But the question remained, how precisely had this ‘distinctive Australian culture’ emerged and what was its content? Fraser’s embrace of the concept of ‘multiculturalism’ – he defined it as Australia’s ‘unique achievement’ – gave him the opportunity to try to define the basis of Australia’s coalescence. For Fraser, it was the ‘relative speed’ with which the British myth, so integral to the ‘Australian tradition’, had been diluted in the post-war period which had made the multicultural ‘achievement’ all the more remarkable. But beneath this confidence, Fraser gave voice to the residual difficulty in marking Australia’s transition from monoculture to ‘multiculture’. Australia, ‘small in size and insular in outlook’, had more or less ‘stumbled into the multicultural epoch’. Like Holt’s evocation of ‘White Australia’ simply dropping ‘away into the mists’, Fraser’s description of the nation ‘stumbling’ into an era of ethnic diversity evinced a similar haziness, as if the change was unforeseeable, as if it had taken them by surprise. Multiculturalism may well have offered a new myth of Australian distinctiveness, by virtue of its stark contrast to British racial homogeneity, but it still struggled to offer a new myth of national cohesion.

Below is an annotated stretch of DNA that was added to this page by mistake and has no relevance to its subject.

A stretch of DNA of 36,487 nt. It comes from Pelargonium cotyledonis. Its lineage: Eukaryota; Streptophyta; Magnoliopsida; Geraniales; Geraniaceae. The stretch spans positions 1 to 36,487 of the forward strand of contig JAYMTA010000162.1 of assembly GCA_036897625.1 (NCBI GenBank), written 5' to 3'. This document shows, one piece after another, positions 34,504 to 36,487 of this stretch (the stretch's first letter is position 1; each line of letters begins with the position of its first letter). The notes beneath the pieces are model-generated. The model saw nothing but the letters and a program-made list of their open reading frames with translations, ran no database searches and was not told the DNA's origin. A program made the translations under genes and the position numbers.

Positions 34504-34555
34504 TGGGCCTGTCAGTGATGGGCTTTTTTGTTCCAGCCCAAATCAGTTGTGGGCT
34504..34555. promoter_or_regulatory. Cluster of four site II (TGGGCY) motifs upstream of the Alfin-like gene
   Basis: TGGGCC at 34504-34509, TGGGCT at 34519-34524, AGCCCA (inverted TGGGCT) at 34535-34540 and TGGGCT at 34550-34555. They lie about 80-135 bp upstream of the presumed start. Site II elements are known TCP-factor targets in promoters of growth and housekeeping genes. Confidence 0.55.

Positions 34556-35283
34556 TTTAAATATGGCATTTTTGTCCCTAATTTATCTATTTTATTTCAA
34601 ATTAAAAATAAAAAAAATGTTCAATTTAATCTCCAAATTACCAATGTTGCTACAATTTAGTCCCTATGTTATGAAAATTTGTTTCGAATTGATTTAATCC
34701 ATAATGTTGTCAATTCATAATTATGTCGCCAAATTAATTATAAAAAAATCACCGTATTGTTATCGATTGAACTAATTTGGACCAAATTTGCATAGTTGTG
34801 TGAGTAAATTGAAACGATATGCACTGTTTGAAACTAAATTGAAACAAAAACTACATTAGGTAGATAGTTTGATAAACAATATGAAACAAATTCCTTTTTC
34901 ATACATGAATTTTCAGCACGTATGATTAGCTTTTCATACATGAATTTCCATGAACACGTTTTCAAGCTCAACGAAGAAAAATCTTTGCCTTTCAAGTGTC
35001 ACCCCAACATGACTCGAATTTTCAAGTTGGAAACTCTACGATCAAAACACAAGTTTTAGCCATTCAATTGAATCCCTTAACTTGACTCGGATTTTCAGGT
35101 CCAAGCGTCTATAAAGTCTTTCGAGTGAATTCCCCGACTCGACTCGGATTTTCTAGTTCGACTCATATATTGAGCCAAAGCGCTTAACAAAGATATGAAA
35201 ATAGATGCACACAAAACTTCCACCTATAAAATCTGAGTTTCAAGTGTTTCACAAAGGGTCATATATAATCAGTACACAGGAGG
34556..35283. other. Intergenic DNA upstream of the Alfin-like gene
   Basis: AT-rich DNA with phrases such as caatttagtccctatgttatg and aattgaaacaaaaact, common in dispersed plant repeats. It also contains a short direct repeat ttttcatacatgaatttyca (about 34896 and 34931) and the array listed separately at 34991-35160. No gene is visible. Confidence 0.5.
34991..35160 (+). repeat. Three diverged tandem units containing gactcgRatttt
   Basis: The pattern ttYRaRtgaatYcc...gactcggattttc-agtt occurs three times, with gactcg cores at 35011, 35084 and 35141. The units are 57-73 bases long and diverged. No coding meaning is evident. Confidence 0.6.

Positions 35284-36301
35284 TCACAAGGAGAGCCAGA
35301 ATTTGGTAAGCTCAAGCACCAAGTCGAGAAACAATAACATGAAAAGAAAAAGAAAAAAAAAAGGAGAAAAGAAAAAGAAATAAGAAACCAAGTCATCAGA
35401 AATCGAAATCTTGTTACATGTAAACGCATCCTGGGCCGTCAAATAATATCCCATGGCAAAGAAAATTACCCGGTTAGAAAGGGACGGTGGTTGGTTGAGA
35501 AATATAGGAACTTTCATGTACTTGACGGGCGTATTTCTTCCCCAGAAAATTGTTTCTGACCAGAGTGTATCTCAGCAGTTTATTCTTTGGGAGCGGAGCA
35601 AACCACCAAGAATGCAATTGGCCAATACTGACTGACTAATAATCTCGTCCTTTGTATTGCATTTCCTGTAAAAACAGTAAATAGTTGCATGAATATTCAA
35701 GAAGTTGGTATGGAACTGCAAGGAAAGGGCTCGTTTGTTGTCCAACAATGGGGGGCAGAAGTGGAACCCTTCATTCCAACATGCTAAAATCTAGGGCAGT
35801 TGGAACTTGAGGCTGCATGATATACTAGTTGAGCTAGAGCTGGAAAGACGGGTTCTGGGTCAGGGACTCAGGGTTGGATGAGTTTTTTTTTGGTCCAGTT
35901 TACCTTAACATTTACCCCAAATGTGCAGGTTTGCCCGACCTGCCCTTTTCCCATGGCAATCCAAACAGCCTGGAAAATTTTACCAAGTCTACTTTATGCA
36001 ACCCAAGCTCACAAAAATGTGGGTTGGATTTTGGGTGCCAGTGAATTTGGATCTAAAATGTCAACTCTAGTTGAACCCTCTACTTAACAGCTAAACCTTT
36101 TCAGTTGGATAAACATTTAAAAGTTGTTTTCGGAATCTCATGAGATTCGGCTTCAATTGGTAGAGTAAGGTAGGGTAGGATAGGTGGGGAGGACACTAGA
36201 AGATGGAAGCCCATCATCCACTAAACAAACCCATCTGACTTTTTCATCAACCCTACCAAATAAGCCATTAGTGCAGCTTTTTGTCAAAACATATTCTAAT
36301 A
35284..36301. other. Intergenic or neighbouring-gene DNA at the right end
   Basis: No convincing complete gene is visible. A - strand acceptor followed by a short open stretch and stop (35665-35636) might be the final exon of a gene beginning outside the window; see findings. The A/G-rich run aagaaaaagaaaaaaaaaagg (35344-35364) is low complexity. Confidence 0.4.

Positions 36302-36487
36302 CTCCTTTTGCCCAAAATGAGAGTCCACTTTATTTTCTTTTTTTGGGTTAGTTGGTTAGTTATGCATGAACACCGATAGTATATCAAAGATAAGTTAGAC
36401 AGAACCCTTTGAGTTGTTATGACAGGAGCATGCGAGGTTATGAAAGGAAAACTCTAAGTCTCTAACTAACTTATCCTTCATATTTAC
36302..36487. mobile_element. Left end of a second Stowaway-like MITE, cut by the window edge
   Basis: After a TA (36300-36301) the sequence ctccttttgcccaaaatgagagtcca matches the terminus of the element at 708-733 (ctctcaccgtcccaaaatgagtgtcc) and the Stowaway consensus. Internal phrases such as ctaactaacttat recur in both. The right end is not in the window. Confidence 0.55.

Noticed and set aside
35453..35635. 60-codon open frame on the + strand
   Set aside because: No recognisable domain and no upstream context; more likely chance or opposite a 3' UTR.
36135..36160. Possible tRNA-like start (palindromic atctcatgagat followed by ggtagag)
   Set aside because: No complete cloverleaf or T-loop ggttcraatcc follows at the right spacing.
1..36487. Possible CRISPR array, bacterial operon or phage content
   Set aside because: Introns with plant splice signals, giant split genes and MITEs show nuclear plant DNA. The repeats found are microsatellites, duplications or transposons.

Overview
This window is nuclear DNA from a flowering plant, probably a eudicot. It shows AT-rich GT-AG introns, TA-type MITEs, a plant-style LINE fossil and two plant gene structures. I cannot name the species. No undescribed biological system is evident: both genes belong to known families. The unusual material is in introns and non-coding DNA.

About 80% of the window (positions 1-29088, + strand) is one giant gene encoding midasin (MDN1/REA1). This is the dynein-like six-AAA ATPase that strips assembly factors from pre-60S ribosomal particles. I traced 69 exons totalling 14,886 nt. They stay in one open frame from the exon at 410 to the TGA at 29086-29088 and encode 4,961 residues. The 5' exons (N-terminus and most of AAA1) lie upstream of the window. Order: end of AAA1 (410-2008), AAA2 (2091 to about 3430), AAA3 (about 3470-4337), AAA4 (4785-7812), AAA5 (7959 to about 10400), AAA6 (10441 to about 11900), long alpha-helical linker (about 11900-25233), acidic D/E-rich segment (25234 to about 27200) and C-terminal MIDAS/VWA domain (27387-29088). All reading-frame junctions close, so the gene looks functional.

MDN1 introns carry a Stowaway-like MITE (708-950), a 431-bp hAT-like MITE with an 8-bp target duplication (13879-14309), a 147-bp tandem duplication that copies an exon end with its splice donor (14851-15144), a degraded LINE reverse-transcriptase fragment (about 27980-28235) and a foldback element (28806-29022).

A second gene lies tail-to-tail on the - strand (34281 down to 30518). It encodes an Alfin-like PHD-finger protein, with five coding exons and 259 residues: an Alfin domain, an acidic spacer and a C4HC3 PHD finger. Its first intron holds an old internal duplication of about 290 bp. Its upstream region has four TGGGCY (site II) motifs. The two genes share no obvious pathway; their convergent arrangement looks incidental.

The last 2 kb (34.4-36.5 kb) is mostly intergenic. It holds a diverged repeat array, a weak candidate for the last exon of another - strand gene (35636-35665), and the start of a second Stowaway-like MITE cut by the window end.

Bob Hawke faced the problem of how to marry his deep-seated commitment to consensus politics to a nation rapidly opening itself to the outside world. But he too was keenly aware of nationalism’s tendencies to the jingoistic. Hawke was adamant that the Australian Bicentenary in 1988 was no time for ‘vain glory or empty boasting’ nor ‘meaningless flag-waving or drum-thumping’. Australia, he believed, had reached a ‘new maturity’, the purpose of which was to indicate that Australians acknowledged the detrimental impact of European civilisation on the Aboriginal population and appreciated the role of diverse immigration in national life and growth. On Australia Day 1988 he described Australia as a ‘nation of immigrants’ and defined the cardinal virtue of a ‘true Australian’ as being the ‘commitment to Australia…None of us is entitled to claim real ‘Australianness’ on the basis of ancestry alone’. However, at a citizenship ceremony later that year Hawke was much more assertive in establishing what it meant to be ‘Australian’: ‘In pinpointing what makes us distinctively Australian’, he said, ‘we acknowledge the enormous debt we owe to Britain. Britain has given us the basis of many of the institutions of our free society: our system of parliamentary democracy, the principles of rule by law and the protection of the rights of the individual under the law, our system of liberal education’. Hawke formalised this view when he provided the foreword to the 1989 National Agenda for a Multicultural Australia. Australia’s British inheritance was placed at the centre of Australian multiculturalism: ‘Immigrants and refugees, selected from more than 140 countries, have been attracted by our British heritage and institutions’.